Biden administration to pilot expedited asylum screening program at Mexico border
The program will use asylum officers to conduct credible fear screening interviews with migrants at U.S. Customs and Border Protection (CBP) facilities in anticipation of the end of Title 42. Migrants will be given access to legal service providers, however which providers they will be allowed to contact remains unclear. The program is set to begin with a small group of migrants next week. CBP policy limits detention of migrants to 72 hours and the plan is to complete the screenings within that time period.
Legal advocates are concerned about how the program will work because CBP facilities do not allow attorneys inside. “Advocates have been calling on the Border Patrol to permit in-person physical access to clients held in Border Patrol detention for decades. And the agency has always resisted this,” Aaron Reichlin-Melnick, policy director for the American Immigration Council, said. “Getting into one of those facilities is nearly impossible, even if you have a client that’s detained there. So most of this representation would almost by design have to be over the phone. And that is just far less effective, especially when we’re talking about people who often do not have a lawyer in the first place and are simply seeking to have one.”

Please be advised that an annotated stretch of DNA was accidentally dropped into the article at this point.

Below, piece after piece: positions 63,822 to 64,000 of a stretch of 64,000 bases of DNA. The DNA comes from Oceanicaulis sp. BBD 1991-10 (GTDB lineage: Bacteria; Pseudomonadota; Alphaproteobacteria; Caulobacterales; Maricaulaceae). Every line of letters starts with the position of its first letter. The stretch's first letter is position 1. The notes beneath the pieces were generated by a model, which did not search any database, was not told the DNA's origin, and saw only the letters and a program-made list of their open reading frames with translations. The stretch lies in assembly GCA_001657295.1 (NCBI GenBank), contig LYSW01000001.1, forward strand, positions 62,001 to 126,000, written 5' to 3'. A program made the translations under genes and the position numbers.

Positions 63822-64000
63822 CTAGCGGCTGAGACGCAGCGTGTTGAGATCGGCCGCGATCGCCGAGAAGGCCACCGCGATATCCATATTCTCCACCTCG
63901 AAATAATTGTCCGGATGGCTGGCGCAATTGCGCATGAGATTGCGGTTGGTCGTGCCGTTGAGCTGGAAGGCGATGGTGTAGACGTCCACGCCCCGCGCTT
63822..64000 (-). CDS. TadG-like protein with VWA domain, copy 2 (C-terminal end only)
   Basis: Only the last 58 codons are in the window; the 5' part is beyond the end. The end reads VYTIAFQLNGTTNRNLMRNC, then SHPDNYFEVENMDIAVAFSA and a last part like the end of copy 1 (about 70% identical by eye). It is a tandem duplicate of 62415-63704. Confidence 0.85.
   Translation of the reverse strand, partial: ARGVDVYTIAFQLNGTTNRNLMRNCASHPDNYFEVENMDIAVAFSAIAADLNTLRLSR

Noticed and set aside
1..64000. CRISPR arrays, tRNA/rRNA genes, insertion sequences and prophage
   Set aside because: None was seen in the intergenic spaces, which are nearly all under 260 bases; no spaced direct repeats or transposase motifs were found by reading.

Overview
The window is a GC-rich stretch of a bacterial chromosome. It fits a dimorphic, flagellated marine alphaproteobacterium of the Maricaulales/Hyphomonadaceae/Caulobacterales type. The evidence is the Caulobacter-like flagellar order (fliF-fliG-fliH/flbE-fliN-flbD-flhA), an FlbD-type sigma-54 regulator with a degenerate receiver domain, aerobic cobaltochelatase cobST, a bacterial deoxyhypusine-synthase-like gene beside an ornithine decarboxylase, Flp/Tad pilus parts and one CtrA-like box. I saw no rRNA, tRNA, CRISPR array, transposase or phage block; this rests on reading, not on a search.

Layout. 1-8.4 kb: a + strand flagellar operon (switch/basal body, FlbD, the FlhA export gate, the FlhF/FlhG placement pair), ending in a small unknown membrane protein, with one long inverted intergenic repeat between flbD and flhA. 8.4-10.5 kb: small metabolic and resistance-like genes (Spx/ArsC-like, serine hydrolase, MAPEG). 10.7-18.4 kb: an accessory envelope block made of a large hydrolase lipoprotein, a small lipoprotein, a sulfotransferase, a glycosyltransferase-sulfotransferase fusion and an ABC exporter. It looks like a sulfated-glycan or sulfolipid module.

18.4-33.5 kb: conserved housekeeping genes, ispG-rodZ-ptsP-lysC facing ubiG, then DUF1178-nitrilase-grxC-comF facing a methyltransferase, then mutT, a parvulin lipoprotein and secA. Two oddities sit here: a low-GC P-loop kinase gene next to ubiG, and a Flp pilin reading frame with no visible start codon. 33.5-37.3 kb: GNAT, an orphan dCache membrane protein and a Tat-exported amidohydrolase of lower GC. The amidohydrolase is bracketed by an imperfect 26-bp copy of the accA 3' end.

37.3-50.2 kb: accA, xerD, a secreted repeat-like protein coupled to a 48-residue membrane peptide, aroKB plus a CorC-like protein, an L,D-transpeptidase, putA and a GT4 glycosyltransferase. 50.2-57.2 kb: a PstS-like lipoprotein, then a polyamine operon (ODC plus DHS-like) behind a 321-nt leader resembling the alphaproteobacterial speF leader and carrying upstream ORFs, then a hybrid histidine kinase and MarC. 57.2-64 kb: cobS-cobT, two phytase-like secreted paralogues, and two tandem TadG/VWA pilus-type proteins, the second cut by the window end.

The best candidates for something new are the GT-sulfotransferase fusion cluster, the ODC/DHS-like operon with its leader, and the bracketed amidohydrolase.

Florida Governor DeSantis pushes toughest immigration crackdown in the US
The Florida legislature is considering legislation that would make it a felony for people to shelter, hire or transport undocumented immigrants and require hospitals to ask the immigration status of patients and report it to the state, among other measures. DeSantis has also proposed eliminating in-state college tuition for undocumented students and DACA recipients.
Pastors and others who minister to immigrants are pushing back, stating that the proposed legislation would criminalize their work with immigrants. "We have schools, we have Sunday school, we have church vans that bring them to worship, we have soup kitchens that we sometimes drive people to who are undocumented because they need food. Sometimes we take them to their lawyer," said Gabriel Salguero, pastor of The Gathering Place in Orlando. The bills are expected to pass quickly because Republicans have a supermajority in both the state House and state Senate.